Thought to pon­der: As the con­sumer’s need for speed is only go­ing to in­ten­sify, what can you do to speed up the con­sumer ex­pe­ri­ence in com­mu­ni­ca­tion, at open homes and more?

When you com­bine the very best of the hu­man fac­tor with the very best of tech­nol­ogy, you are in such a pow­er­ful po­si­tion to dom­i­nate.

How can you sim­plify the com­pli­cated process that is real es­tate, and what tools are avail­able or be­com­ing avail­able to as­sist with this? My per­sonal feel­ing is a cou­ple of things will hap­pen here, for ex­am­ple push no­ti­fi­ca­tions through­out the con­trac­tual process; com­pa­nies such as PEXA and Lawlab are al­ready work­ing on this. Also, who will re­ally cre­ate a ‘non­in­va­sive’ open home app that can send rel­e­vant push no­ti­fi­ca­tions to the user as they are walk­ing around the prop­erty, with things like ad­di­tional in­for­ma­tion, his­tory and more?


“We, as con­sumers, are over be­ing treated like a num­ber,” says Car­roll. “Look at Spo­tify, Net­flix, Pan­dora. How per­son­alised, how good are they?” Which leads to the ques­tion of how we as agents might per­son­alise the real es­tate ex­pe­ri­ence for our cus­tomers.

Us­ing the ex­am­ple of a trip he re­cently went on with his fam­ily, Car­roll de­scribed a travel agent in Los Gatos who per­son­i­fied mak­ing things easy. Af­ter ex­plain­ing what he and the fam­ily wanted to do while in LA, the agent, took care of ev­ery­thing in the time it took to buy a cof­fee. The im­pres­sive bit, Car­roll says, was when they got back from the trip; the phone rang and it was the travel agent check­ing they had a great hol­i­day, and at the same time ask­ing if he had a photo of ev­ery­one en­joy­ing them­selves for their ‘scrap­book of happy cus­tomers’. Car­roll says he sent her the photo and half an hour later they had a video back of their hol­i­day, which was set to mu­sic and share­able on Face­book and other so­cial me­dia. “Three teenaged kids, my wife, my­self… be­tween us over 5,000 con­nec­tions or friends on Face­book, and the mes­sage went along the lines of ‘This is what we have been up to for the last two days. If you ever go to Amer­ica, check out Travel Ad­vi­sors of Los Gatos, be­cause they rock.’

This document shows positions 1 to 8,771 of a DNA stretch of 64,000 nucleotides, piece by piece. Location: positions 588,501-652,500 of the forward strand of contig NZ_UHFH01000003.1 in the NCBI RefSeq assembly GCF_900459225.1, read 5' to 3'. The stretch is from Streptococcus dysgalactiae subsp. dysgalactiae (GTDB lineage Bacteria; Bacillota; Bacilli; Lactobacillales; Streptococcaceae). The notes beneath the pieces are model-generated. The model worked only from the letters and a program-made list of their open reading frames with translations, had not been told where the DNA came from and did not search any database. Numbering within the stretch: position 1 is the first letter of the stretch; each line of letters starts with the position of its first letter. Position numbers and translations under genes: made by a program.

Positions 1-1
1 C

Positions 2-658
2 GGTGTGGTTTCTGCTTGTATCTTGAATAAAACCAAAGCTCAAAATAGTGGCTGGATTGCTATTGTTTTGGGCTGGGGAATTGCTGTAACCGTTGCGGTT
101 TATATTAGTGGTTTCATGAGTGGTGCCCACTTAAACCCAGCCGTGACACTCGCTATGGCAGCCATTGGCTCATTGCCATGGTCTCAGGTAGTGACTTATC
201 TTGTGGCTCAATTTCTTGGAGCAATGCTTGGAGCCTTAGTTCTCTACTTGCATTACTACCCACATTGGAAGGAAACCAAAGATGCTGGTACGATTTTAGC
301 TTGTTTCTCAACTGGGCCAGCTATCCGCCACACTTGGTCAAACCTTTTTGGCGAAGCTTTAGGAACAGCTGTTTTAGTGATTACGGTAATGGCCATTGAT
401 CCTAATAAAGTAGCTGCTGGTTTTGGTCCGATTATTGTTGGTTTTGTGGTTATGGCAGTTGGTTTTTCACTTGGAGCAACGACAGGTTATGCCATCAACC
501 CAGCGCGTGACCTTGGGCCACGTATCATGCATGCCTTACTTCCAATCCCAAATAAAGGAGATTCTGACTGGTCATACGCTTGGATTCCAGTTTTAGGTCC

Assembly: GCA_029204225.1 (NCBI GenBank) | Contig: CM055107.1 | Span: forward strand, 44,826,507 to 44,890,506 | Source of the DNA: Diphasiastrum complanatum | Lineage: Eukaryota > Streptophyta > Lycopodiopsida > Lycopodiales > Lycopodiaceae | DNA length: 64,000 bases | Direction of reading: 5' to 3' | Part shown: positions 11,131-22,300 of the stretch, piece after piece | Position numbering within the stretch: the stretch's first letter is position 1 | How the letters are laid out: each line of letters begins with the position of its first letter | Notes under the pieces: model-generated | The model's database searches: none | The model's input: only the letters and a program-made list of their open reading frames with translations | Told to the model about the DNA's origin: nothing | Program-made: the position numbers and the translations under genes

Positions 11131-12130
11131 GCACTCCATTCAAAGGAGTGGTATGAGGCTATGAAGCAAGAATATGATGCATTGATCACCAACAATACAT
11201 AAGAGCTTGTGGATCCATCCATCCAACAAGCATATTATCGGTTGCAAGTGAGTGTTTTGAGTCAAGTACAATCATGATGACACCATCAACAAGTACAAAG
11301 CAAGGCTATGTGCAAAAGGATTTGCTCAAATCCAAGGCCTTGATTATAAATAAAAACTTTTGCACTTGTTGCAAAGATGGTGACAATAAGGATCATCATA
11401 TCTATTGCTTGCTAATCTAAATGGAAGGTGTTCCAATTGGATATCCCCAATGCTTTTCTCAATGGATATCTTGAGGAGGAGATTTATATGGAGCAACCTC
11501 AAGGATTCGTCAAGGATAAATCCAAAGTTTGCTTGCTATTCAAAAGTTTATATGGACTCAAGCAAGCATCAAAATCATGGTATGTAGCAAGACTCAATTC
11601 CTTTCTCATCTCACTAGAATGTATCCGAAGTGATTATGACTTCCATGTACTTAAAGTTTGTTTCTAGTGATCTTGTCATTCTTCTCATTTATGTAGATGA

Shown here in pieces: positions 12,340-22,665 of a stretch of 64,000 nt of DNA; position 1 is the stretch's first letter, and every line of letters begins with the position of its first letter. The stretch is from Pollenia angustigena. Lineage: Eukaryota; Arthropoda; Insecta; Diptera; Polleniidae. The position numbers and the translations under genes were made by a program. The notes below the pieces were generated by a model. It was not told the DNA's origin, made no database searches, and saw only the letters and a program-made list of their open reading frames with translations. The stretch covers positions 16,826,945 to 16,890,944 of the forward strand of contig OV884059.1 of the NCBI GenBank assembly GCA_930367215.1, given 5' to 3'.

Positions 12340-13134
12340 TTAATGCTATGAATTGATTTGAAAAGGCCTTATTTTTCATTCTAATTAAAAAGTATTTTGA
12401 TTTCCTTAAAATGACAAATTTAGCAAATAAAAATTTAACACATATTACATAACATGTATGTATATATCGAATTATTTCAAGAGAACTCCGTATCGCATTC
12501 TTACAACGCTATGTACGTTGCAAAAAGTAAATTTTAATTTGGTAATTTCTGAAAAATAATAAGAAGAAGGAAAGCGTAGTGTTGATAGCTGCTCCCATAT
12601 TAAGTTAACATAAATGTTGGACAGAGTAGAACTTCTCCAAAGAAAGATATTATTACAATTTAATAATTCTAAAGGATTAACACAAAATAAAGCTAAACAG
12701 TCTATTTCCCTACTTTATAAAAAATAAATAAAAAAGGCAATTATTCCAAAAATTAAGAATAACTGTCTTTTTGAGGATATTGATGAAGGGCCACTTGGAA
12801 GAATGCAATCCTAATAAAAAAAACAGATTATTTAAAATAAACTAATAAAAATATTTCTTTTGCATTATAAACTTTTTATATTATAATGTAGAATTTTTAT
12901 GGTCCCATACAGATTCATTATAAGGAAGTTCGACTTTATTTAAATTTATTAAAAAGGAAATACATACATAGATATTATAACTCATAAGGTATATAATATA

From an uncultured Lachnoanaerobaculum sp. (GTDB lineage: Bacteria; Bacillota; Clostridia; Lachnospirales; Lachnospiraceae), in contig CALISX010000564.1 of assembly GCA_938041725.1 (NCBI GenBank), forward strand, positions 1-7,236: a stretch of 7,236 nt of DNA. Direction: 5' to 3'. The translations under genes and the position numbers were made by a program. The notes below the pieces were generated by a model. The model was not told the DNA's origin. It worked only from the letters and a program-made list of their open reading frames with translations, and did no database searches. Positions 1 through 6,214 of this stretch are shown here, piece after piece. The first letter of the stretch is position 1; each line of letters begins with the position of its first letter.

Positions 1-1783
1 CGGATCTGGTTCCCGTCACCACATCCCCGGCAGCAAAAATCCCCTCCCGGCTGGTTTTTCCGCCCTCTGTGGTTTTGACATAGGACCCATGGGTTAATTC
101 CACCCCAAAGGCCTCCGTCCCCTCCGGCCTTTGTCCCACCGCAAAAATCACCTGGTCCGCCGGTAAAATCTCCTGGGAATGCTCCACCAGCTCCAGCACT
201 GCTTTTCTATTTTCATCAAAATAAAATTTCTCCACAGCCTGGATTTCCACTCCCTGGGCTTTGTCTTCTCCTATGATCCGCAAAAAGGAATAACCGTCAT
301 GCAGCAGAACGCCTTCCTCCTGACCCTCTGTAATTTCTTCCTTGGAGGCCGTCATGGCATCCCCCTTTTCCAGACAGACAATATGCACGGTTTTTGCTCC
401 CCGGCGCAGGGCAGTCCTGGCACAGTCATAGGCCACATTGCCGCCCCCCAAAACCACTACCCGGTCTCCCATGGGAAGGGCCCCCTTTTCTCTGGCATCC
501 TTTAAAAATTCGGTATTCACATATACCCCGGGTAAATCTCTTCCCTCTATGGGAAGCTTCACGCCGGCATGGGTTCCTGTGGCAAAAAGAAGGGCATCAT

“It was like a dig­i­tal sou­venir, and so timely. If they had sent that af­ter my kids had gone back to school and my wife and I had gone back to work that mo­ment would have been lost.” Thought to pon­der: How can you cre­ate so­cially share­able dig­i­tal sou­venirs for your clients? Could it be a se­ries of pho­tos for your buy­ers made into a video to show their friends where they are mov­ing to? Could you do the same for sell­ers to share on their Face­book pages to let their friends know they are sell­ing? (Make sure you get them to tag you in the process!)


The con­sumer be­hav­iour track­ers at reales­tate.com.au have some news for you. “The amount of hours be­ing spent by sell­ers check­ing out agents on­line has gone through the roof... we’re talk­ing tens of thou­sands of hours per year,” says Car­roll.

“I have some other news for you: ev­ery sin­gle one of you to­day will be dig­i­tally in­ter­viewed, some of you at least once. Some of you might be dig­i­tally in­ter­viewed 15 or 20 times be­tween 8.30am and 12pm.”

Car­roll has one sim­ple piece of ad­vice on the topic: Google your­self. “Just put your name into the browser and see what hap­pens in the con­text of real es­tate, and score your­self out of 10. If you want to com­pare your­self, com­pare your­self to Gavin Rubinstein, who is a def­i­nite 10 out of 10 and com­pletely dom­i­nates so­cial me­dia.”

“We’ve now got zero tolerance to wait for a ser­vice. It’s the way your buy­ers, your sell­ers, your renters are now be­hav­ing.”

Newspapers in English

Newspapers from Australia

© PressReader. All rights reserved.